Advent calendars have long been a part of many people’s family traditions, and children have been counting down the days to Christmas and opening windows to surprises since the 19th century. Like many Christmas traditions, Advent calendars first originated in Germany, with the first one recorded in 1851.
Advent calendars may have been humbler in the 1800s than some produced now, but the idea remains a simple and powerful one – counting each of the days of Advent, waiting for the Christ child. I remember the excitement I felt as a child, opening the little windows that revealed pictures with Advent themes and the anticipation that grew as the day grew closer when I could open the large double window on Christmas Eve, revealing the nativity scene with starlight beaming down upon the baby Jesus.
There are many Advent calendars readily available to buy from supermarkets – from those with cheap chocolates hiding behind the windows to more expensive alternatives offering surprises of wine or jewellery to children’s movie-themed designs where small toys are revealed day by day.
However, it is easy and fun to create your own calendar that captures more of the spirit of waiting in Advent and the joy and wonder of the coming of the Christ child at Christmas. Creating your own means that some of the oldest traditions of Advent calendars can be revived.
Scripture readings or Advent thoughts can easily be tucked into spaces behind windows, with home-baked treats wrapped and carefully hidden. Gifts of poems, cards or crafts can also make lovely surprises.
The Advent work of preparing our hearts can be helped by challenges tucked into a calendar. Written messages could invite the reader to pause and take time for silence in the day, or perhaps to name five things for which to be grateful. Other challenges could be more practical, such as helping a family member with gardening or housework, offering hospitality to a new neighbour, picking up rubbish from the street or finding out about the work of a local community centre or refugee hub.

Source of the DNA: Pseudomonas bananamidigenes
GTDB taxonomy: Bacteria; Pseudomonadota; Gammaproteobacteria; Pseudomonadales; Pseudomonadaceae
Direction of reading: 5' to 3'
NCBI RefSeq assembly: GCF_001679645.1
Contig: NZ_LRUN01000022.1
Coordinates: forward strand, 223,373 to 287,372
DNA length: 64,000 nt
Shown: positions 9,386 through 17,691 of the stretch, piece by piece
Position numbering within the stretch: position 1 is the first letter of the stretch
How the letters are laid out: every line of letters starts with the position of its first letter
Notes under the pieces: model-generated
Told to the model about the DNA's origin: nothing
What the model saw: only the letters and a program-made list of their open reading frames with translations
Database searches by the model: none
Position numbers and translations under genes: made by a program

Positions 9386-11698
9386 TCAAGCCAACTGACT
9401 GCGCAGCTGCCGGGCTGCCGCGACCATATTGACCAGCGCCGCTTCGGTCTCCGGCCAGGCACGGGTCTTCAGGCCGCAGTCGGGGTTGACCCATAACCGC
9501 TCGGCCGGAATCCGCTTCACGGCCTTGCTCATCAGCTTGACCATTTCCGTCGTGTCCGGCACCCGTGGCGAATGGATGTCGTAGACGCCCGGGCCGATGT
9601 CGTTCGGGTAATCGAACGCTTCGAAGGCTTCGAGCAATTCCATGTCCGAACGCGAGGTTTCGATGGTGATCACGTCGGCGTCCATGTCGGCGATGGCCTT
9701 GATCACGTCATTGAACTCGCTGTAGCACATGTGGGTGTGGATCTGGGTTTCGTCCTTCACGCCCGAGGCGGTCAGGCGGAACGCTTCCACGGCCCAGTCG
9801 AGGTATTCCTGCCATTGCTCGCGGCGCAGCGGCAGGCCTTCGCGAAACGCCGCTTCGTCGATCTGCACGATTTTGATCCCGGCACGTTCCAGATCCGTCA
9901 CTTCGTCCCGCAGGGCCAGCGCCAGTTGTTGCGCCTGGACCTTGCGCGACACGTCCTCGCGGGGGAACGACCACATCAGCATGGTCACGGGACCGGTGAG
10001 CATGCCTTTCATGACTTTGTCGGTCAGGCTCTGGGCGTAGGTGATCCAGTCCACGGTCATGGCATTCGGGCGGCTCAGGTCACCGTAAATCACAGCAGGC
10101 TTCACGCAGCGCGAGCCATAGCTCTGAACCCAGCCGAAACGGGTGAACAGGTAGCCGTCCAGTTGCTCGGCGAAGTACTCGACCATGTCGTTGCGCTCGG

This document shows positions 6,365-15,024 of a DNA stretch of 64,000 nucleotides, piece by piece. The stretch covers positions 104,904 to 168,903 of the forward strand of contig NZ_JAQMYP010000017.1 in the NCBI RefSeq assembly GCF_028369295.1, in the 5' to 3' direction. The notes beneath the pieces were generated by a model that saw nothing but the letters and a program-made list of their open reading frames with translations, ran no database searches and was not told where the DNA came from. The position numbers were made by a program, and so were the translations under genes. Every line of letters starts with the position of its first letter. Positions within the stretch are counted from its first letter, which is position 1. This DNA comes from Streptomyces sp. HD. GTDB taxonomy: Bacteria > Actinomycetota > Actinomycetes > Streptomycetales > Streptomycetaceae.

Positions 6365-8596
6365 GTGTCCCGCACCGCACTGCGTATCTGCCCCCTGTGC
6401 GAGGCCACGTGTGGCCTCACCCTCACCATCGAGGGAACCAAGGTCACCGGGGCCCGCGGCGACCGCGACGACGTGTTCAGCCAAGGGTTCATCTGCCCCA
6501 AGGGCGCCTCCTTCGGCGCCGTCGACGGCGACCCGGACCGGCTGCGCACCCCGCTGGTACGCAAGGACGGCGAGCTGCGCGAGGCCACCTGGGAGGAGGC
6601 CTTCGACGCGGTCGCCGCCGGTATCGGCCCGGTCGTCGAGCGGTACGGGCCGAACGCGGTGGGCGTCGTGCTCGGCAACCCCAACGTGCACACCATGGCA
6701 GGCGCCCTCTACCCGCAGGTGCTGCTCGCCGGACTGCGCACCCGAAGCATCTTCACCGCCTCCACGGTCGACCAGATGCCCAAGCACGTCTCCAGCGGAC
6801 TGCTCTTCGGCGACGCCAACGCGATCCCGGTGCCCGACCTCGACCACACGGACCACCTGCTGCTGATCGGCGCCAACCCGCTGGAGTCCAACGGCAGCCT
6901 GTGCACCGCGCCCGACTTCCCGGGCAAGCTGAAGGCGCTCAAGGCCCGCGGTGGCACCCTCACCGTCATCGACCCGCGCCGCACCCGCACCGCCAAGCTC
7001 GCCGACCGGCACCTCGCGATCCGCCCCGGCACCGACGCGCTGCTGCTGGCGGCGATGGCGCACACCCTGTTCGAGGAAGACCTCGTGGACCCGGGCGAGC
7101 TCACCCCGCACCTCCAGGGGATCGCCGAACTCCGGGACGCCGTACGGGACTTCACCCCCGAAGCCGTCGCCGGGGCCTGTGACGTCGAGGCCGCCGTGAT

Suggestions for a DIY Advent calendar, include:
- Use paper bags, envelopes (or even socks!) pegged on rows of colourful ribbon with numbers for the days and surprises and notes/readings/invitations inside.
- Craft boxes with ready-made small drawers can make great Advent calendars.
- If you don’t have time to create one, there are many empty calendars made from wood or card or fabric available to buy, which you can reuse year after year.
- Create an online calendar! The virtual windows can be clicked open day by day to reveal personal video messages, music, poetry readings, drama or puppet plays!
The options are limited only by your imagination.
At St Andrew’s Indooroopilly in Advent 2020, a virtual Advent calendar became another way that we could mark the season together – even if we had to stay home. This year our parish’s Advent calendar was refreshed with some new media surprises offered by gifted creative people in our congregation behind windows on our virtual tree.
Advent calendars provide an opportunity for reminding us daily to prepare our hearts for the coming king; one who will reign not over mighty empires, but through the power of love and mercy, bringing peace to all humankind and creation. The day-by-day reminder is that wherever we are, we are invited to be co-creators of that kingdom; a kingdom ushered in by the God who came to earth as a vulnerable babe and dwelt amongst us.
What could you create to surprise, challenge or inspire your family or faith community as you count down the days this Advent season?
You can find the St Andrew’s, Indooroopilly virtual calendar online.Jump to next article